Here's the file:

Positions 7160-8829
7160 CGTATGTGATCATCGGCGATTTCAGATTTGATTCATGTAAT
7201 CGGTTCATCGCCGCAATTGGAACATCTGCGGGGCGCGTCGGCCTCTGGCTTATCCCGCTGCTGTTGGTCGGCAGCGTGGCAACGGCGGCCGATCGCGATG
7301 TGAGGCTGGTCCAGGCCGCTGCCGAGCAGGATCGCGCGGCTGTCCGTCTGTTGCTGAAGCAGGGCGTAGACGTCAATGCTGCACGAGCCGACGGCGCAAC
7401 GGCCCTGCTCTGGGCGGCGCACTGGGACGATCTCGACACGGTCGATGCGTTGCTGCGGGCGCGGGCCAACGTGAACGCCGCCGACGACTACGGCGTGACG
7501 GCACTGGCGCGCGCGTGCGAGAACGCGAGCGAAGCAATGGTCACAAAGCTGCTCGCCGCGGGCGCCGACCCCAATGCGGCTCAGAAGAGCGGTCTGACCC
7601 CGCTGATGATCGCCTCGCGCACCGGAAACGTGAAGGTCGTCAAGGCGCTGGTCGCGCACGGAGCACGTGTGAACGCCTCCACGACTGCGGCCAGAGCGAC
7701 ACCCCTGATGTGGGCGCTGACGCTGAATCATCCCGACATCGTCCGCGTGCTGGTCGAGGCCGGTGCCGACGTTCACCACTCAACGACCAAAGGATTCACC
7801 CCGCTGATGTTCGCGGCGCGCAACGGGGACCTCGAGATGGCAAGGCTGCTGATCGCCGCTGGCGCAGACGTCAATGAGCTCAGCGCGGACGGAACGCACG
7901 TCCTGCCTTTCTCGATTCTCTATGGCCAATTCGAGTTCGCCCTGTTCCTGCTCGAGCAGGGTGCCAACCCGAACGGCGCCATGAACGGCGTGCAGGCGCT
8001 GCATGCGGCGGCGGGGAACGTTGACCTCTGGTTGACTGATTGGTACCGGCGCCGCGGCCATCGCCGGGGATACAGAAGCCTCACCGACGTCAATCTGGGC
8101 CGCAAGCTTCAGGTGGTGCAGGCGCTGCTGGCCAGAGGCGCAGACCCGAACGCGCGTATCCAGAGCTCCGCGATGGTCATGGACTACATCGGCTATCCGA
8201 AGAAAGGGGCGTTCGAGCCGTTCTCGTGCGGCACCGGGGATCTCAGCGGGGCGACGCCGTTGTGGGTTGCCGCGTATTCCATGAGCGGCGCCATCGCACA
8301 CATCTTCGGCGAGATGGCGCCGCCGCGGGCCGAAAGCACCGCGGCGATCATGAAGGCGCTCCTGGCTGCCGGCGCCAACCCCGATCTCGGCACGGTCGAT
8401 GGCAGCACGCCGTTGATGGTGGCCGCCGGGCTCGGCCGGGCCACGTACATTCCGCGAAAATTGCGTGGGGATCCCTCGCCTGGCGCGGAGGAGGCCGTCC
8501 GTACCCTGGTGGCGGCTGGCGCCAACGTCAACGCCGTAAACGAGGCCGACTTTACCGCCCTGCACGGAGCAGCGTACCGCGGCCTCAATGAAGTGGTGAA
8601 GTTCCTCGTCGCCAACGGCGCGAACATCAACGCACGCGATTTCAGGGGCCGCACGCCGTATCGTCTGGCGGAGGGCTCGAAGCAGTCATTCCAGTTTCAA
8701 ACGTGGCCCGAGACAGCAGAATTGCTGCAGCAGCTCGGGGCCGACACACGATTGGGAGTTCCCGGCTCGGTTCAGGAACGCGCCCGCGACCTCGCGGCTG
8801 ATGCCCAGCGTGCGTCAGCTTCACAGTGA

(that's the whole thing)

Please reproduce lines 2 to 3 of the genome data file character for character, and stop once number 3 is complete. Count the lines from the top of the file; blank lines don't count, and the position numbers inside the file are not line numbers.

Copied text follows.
7160 CGTATGTGATCATCGGCGATTTCAGATTTGATTCATGTAAT
7201 CGGTTCATCGCCGCAATTGGAACATCTGCGGGGCGCGTCGGCCTCTGGCTTATCCCGCTGCTGTTGGTCGGCAGCGTGGCAACGGCGGCCGATCGCGATG